The Meher Baba‘s flag (above) is a rainbow flag designed by Meher Baba on April 23, 1924 and is still flown near his samadhi in Meherabad, India during the week of Amartithi. The flag has seven colors, representing the seven planes of involution, as well as seven kinds of sanskaras. Baba explained the symbolism, saying, “The colors in the flag signify man’s rise from the grossest of impressions of lust and anger – symbolized by red – to the culmination in the highest state of spirituality and oneness with God – symbolized by sky blue.” Meher Baba specified the positioning of only two colors, red and sky blue. The rest he left to personal taste, saying, “Red should be at the bottom of the flag and sky blue at the top. Arrangement of the other five colors is your decision.” Baba also suggested the number of colors be seven to settle a dispute. The Hindus said the color of the flag should be red, but an early disciple named Ramjoo objected, saying that red reflected only Vedanta, and that green was better. Then the Hindus took objection, arguing that green was typically an Islamic color. The Parsis and Iranis disapproved of both colors, and to bring about accord, Baba proposed, “The flag should be of seven colors.” However, this number is typical of most rainbow flag designs in use around the world.
Here above, the flag of the city of Cusco.
And ultimately, the Autism Spectrum is being represented by a rainbow flag as well, as a response for the use of a lost piece of puzzle that makes no sense because autistic people are not a missing piece. It’s a spectrum like the rainbow is.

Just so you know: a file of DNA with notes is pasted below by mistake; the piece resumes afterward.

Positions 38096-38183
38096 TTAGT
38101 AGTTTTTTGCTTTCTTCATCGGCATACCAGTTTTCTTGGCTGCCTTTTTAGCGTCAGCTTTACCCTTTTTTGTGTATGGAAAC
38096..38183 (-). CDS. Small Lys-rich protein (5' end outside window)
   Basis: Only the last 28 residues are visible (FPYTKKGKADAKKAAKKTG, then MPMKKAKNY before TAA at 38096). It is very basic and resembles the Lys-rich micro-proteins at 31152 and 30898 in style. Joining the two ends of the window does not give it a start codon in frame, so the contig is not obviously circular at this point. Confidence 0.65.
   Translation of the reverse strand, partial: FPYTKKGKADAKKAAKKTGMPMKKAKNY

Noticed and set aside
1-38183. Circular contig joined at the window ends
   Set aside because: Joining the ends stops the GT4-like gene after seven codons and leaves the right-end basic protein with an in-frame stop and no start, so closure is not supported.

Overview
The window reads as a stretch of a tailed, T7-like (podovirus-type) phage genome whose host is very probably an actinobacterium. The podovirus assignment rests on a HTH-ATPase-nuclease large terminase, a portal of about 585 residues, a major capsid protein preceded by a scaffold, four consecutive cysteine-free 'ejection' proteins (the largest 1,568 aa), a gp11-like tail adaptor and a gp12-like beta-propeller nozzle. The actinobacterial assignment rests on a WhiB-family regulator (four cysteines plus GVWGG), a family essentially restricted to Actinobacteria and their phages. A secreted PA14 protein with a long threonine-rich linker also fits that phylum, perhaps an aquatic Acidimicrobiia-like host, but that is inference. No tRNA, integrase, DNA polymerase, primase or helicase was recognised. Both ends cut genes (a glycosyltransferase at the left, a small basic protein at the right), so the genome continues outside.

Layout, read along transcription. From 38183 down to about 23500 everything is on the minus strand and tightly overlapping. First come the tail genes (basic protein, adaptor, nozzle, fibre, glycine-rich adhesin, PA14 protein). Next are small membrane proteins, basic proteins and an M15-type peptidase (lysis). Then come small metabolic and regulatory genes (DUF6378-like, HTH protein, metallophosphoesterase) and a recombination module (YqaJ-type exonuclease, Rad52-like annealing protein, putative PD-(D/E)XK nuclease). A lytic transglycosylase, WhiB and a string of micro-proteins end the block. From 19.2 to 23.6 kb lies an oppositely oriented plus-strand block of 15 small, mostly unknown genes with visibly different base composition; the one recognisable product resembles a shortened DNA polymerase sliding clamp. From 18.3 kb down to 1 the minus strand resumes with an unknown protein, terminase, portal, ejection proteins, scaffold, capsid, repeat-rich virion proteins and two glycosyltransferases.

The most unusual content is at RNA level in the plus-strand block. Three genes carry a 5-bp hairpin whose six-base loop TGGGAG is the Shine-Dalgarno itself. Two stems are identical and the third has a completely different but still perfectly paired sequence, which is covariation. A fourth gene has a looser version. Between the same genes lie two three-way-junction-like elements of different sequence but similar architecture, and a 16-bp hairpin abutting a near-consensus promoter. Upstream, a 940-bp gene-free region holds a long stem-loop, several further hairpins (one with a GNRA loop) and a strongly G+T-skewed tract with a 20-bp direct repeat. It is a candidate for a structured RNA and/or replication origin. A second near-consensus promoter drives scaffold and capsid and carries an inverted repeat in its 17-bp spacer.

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“The Sacred Book of G” is a stream of consciousness, a thought provoking intimate journal written by Gonzalo Bénard. After 3 days of brain death he reborn with a deep loss of memory. He reborn without any sense of his past — of his own roots — of his own self. Before that he’d spent his time creating defences to disguise his autism. He had lost it too. New born G had no memory and no defences.
“I, Energy” is a book on Cosmic Consciousness, Quantum Physics and Old Shamanism written by Gonzalo Bénard who not only lived in Himalayas with shamans and in a Buddhist monastery but also in the Western Sahara with old shamans. A guide on healing and transcendental meditation and how you can master your own mind.
Gonzalo Bénard is a lecturer, a tutor of autistic teenagers, and a visual artist. His photography has been part of the annual programs of several universities around the world, mainly about the series Oneness, Nudes and B Shot by a Stranger, and are in several private and public art collections such as Museum of Serralves, Cultural Centre of Cascais or Sir Elton John’s.
His photographs are also being used in Hollywood productions and TV series and you can see his work of photography at his webpage.